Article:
Mr Scott Lee Chua was all set to deliver a speech on stage on behalf of the Class of 2020 at their Yale-NUS College graduation ceremony this month.
Instead, his batchmates will now listen to his speech as part of an hour-long virtual ceremony planned for them.
The coronavirus pandemic has derailed plans for the 183 graduands' graduation ceremony - which was to be held at the University Cultural Centre at the National University of Singapore (NUS) next Monday - just as it has for many such ceremonies globally.
So Yale-NUS, an autonomous college of NUS, has decided to push through an online version of the occasion next Monday.
It will be the first among the local universities to hold a graduation ceremony online. NUS has postponed its ceremonies until January next year, while Singapore Management University intends to have a virtual commemoration too.
The Yale-NUS ceremony, which has been pre-recorded, will include speeches from its president Tan Tai Yong and Education Minister Ong Ye Kung.
Around 43 per cent of the graduands are international students and the rest are Singaporeans. About 60 per cent of the international students are staying on campus, while the rest have relocated off campus or returned to their home countries since early last month.
Mr Chua, 22, a Filipino student who majored in economics, said: "No one really chooses to graduate in a pandemic, but what we can choose is our mindset."
One silver lining with the online session is having less distance between speakers and the audience, he said, as his batchmates will be watching him from close up through their own screens.
"I can afford to be a bit more authentic and personal," he added.
Using a camera, with a shelf as a makeshift tripod, he recorded himself making his five-minute speech in his dormitory room at the Yale-NUS campus. He dressed up - all the way down to his shoes - to get himself in the right frame of mind.
CLOSURE BEFORE NEXT STEP
Initially, I didn't think the ceremony was very important, but after it was taken away, it felt like there was something missing. Having the digital graduation allows some sort of closure for us to move along from this undergraduate journey.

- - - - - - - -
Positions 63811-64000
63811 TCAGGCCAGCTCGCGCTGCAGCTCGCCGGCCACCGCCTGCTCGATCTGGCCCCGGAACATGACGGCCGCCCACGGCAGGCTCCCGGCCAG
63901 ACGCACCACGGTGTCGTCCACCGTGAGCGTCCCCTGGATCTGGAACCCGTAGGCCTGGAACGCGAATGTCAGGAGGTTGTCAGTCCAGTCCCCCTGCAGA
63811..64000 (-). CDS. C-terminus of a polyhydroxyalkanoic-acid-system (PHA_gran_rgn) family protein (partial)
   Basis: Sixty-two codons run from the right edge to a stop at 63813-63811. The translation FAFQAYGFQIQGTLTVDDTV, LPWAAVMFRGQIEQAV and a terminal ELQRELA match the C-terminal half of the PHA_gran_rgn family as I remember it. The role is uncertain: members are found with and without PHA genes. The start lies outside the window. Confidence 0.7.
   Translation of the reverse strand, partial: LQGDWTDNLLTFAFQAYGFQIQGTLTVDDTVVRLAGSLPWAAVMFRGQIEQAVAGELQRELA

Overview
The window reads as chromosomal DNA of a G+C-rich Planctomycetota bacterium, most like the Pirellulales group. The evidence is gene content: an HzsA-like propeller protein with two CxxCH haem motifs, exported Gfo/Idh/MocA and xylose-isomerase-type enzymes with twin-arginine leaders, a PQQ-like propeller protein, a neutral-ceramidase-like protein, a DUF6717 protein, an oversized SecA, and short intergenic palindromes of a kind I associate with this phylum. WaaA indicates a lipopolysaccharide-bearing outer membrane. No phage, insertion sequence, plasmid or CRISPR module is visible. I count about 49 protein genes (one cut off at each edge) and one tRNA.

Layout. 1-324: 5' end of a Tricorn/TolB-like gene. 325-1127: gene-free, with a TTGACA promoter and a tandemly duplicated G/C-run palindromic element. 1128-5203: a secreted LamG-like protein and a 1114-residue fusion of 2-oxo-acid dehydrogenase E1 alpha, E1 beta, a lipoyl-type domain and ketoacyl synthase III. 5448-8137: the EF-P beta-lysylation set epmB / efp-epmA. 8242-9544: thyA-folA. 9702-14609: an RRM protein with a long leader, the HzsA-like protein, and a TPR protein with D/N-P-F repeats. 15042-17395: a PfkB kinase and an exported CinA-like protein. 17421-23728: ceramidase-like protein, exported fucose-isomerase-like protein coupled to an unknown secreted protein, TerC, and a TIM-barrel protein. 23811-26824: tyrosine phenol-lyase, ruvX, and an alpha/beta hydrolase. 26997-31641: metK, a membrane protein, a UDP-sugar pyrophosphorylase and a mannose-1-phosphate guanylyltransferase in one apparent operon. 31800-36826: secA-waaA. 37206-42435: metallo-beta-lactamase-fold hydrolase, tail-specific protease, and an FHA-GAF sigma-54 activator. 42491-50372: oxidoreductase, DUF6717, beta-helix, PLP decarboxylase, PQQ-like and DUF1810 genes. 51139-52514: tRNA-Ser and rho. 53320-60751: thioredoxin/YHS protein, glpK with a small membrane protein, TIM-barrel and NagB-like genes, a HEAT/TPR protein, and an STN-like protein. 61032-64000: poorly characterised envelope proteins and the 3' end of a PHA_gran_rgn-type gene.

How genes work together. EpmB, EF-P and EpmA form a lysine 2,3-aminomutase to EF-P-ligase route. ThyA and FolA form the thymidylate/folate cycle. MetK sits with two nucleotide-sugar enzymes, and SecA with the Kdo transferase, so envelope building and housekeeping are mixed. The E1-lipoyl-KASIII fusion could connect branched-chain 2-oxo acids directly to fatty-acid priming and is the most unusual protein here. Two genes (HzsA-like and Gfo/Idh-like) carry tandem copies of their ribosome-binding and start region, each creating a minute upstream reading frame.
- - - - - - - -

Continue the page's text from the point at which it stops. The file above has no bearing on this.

MR LOUIS NGIA, 26, who is graduating with a double degree in law and liberal arts from Yale-NUS and NUS.
No one really chooses to graduate in a pandemic, but what we can choose is our mindset.
MR SCOTT LEE CHUA, 22, a Yale-NUS College graduand who will be the student speaker for the college's graduation ceremony.
He even resorted to putting temporary adhesive at the sides of his spectacles so they would stay in a position with the least glare from the sunlight.
"Initially, the speech was more about the past four years. But as the context changed, it had to acknowledge the situation, looking towards the future and remaining positive," said Mr Chua, who will be taking a master's programme in quantitative economics at NUS in August.
Ms Alyson Rozells, Yale-NUS College's associate director of alumni affairs and strategic events, added: "We wanted to film the people giving the speeches to have high-quality recordings, but with the circuit breaker, they had to record themselves on their own.
"The end result is very raw; the quality is inconsistent. But it's also nice to see the differences."
She said the planning committee of 12 staff members tried to retain as many traditional ceremonial elements as possible. For instance, they managed to get a video recording of Madam Kay Kuok, the chair of the college's governing board, opening and closing the ceremony as the presiding officer. She was also the presiding officer in 2018.
Dr Trisha Craig, vice-president (engagement) of Yale-NUS College, said: "There's formality and intimacy at the same time. Typically, the minister would be far away on stage, but now it feels like he's having a conversation with you."
The online session will also show individual photographs of the graduands as the college's two rectors read out their names.
Mr Louis Ngia, 26, who is graduating with a double degree in law and liberal arts from Yale-NUS and NUS, said: "Initially, I didn't think the ceremony was very important, but after it was taken away, it felt like there was something missing. Having the digital graduation allows some sort of closure for us to move along from this undergraduate journey."
Correction note: An earlier version of this article said the physical ceremony was meant to be held next Tuesday. The newsmakers have clarified that it should be next Monday.